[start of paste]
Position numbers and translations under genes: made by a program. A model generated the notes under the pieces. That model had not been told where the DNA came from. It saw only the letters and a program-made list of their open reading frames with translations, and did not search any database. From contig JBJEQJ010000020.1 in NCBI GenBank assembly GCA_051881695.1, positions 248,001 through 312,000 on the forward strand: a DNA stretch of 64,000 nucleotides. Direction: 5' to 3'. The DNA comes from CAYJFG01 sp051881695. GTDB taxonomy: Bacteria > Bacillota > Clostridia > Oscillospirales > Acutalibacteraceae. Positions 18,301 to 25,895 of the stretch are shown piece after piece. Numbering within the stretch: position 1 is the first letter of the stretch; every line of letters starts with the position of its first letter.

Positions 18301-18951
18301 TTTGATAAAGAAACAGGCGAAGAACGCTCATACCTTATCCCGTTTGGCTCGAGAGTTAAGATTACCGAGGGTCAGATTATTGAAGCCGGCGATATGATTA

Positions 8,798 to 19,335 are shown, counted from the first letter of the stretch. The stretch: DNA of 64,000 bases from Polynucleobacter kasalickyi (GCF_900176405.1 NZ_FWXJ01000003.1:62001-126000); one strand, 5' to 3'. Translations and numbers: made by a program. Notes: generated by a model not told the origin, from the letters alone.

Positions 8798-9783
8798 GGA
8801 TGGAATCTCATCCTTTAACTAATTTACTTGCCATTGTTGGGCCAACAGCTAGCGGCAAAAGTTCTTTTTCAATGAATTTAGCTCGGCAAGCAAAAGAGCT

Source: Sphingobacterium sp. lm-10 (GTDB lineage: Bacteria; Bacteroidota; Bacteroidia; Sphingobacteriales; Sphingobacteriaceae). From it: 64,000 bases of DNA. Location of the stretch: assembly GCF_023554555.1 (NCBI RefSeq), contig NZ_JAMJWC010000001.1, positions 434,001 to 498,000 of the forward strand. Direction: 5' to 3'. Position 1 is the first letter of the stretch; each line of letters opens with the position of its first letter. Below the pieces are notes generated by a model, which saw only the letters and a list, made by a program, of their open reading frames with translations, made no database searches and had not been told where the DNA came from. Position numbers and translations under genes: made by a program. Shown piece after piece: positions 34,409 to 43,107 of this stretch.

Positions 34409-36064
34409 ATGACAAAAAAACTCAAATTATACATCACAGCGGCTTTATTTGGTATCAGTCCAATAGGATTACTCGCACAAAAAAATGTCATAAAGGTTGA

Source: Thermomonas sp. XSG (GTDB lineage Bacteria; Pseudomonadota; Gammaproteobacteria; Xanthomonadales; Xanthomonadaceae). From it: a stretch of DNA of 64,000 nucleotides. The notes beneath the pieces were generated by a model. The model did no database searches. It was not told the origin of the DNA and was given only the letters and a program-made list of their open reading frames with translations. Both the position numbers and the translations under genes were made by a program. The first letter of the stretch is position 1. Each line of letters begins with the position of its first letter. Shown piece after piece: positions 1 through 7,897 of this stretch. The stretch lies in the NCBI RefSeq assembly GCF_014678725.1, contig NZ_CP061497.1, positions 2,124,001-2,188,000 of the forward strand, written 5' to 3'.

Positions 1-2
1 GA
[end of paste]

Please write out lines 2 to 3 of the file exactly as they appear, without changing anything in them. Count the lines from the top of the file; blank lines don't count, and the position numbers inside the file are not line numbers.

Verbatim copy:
Positions 18301-18951
18301 TTTGATAAAGAAACAGGCGAAGAACGCTCATACCTTATCCCGTTTGGCTCGAGAGTTAAGATTACCGAGGGTCAGATTATTGAAGCCGGCGATATGATTA